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Comment from: Tim McGaha [Visitor] ·
I don't want to make a more detailed prediction until after the primaries next year. A lot rides on that outcome. In the long run, it's inevitable that a center-right party will arise to counter the Democratic Party. Even if every word you say is true, this will happen, because a one-party state leaves a lot of people unrepresented, and politics abhors a vacuum.

I think one of two things likely:

One, a Tea Party candidate wins the primary. It doesn't especially matter which one. Their hold onthe GOP will be complete, and they'll drive it into the ditch. Whatever Conservative party rises from the rubble will probably have a new name, to distinguish them from the crazies.

Two: a non-TP candidate wins, and one of the Tea Party favorites -- I'm looking at YOU, Gov. Palin -- bolts the party for an independent run. The end result is about the same, we just get there faster.

There is a third possibility, that a non-TP candidate wins, and the TP helps itself to a tall, cool glass of Suck It Up. I just don't see that happening, though. And that doesn't change a whole lot either; we end up in the same place, just a little more slowly.

But here's a fundamental fact: there are sane, sober, reasonable people of good will out there who don't agree with you. They don't agree that the liberal or progressive policies are the best way to get what we both want. They're not going to feel at home among the Democtats. Are they just giong to vanish in a puff of despair? No, they'll have a home, and a voice. It may not be in a tent labeled "GOP", but they'll be there, sooner or later.
03/09/11 @ 07:06
Tim, I agree with much of your analysis, sir.

Burr, while your analysis has a lot of truth to it, I would also submit to you that one could just as easily remove the word "GOP" from your posting and replace it with "Democrat" and have the same likely truth being told.

The primary difference, in my fully acknowledged biased opinion, is that conservatives in the GOP are wanting to replace certain "moderate" members that are not always supportive of key planks in the party platform that have been there for generations.

Instead of steering the party into new territory, they are attempting to return it to what it once was.

With our brother and sister Democrats, I see through my astigmatic view that they are trying to steer the party much further to the left in a direction that has not been realized since McGovern's disastrous candidacy.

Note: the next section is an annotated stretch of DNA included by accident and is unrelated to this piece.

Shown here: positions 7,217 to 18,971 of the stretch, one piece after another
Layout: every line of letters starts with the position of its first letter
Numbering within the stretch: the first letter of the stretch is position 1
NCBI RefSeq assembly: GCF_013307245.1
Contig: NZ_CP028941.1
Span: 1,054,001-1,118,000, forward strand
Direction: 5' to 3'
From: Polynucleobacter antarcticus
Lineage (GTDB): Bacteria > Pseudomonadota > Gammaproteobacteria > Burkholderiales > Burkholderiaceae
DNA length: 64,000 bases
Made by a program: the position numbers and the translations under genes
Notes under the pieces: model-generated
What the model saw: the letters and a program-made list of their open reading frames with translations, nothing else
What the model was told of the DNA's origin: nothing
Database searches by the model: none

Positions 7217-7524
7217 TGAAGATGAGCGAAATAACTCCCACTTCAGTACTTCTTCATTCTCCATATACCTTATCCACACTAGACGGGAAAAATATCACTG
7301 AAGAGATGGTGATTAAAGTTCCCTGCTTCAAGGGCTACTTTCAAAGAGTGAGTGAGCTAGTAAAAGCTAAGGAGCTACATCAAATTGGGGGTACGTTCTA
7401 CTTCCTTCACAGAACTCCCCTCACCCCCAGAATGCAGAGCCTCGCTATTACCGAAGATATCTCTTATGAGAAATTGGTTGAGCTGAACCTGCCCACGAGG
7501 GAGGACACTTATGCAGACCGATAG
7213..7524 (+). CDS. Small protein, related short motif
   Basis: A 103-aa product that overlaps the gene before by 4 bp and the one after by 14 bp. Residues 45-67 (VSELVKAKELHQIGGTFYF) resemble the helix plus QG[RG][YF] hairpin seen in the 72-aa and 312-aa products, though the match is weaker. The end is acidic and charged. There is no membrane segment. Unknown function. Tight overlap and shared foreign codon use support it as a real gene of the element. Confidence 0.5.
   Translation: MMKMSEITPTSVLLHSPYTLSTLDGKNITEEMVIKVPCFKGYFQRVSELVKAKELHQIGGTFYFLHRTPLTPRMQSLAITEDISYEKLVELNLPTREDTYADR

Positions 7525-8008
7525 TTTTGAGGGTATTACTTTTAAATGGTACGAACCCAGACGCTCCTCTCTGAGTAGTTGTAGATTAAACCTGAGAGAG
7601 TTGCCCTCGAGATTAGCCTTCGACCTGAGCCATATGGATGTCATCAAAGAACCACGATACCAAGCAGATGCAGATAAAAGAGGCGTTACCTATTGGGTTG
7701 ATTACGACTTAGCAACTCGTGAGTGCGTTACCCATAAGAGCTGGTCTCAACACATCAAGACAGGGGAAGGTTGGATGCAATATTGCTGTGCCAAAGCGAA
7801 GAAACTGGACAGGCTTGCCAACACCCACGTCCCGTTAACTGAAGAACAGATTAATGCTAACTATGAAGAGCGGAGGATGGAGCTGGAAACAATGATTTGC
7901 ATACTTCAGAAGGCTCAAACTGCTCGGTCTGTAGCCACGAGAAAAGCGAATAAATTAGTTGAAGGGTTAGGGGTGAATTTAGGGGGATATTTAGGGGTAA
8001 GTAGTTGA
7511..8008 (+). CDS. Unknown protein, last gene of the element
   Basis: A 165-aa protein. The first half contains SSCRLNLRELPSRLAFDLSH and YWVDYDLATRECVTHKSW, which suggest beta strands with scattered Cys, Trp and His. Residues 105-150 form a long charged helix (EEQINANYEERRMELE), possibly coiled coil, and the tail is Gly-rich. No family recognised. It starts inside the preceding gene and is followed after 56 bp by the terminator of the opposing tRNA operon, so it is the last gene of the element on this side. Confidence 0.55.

Therein lies the difference.

One does wonder where the moderate or decidedly more conservative Democrats will turn to politically with their support as the party drifts ever leftward too…
03/09/11 @ 08:34
Comment from: Jack Jodell [Visitor] Email ·
Fascinating hypothesis. Let's watch this phenomenon unfold. Meanwhile, one thing is certain: conservative, big money elements have captured and perverted the GOP and have now made it even less representative for the average American than it has ever been.
03/10/11 @ 06:06
Comment from: Mike [Visitor]
Burr Deming,

Your theory of the current Republican disease (which I would characterize as a positive feedback loop theory) is compelling -- it os logical and fits the facts very well. It reminds me a bit of one of the String Theory ideas espoused by some physicists: name that there are extra dimensions, additional to the usual three, which are curled up very tightly and invisible to most of us. As the Republican Right becomes more and more extreme and detached from reality, it looks as if it they are starting to disappear into one of those,
02/26/12 @ 06:58
Comment from: Mike [Visitor]
The comments by Burr Deming and Tim McGaha make a lot of sense to me, but I don't recognize the picture T.Paine paints as corresponding to reality.

Two statements he makes are wildly wrong, factually:

-- "conservatives in the GOP are wanting to replace certain "moderate" members that are not always supportive of key planks in the party platform that have been there for generations". Well, no. For example, compulsory vaginal probing of women, as proposed by far-right legislative majorities in Virginia and other States, is not a "key plank in the party platform that have been there for generations". It's one of the many radical (and mad) innovations by far-right revolutionaries that are not "conservatives" in any rational meaning of the word. What IS true in T. Paine's comment is that these far-right revolutionaries are doing everything they can to push out the true, rational, informed mainstream conservatives, like Olympia Snowe. All of which confirms Burr Deming's view of what's happening.
02/26/12 @ 07:26
Comment from: JMyste [Visitor]
T. Paine,

I missed this until just now:

"Instead of steering the party into new territory, they are attempting to return it to what it once was."

It is quite absurd, sir.

I watched a presidential debate between ultra-conservative of his day, Bob Dole and Jimmy Carter.

I was utterly shocked. They were not debating on how to limit entitlements or whether they were Constitutional. They debated about how best to fund them and which entitlements to add.

The party you remember never existed. Reagan was not a Tea Partier and I believe he would have run as a democrat if he had to ally himself with them or run against them.

They are not returning to their roots. They are inventing new plants, dirty, ugly, smelly plants. I would sooner plant weeds than buy current GOP seeds.
02/27/12 @ 13:25

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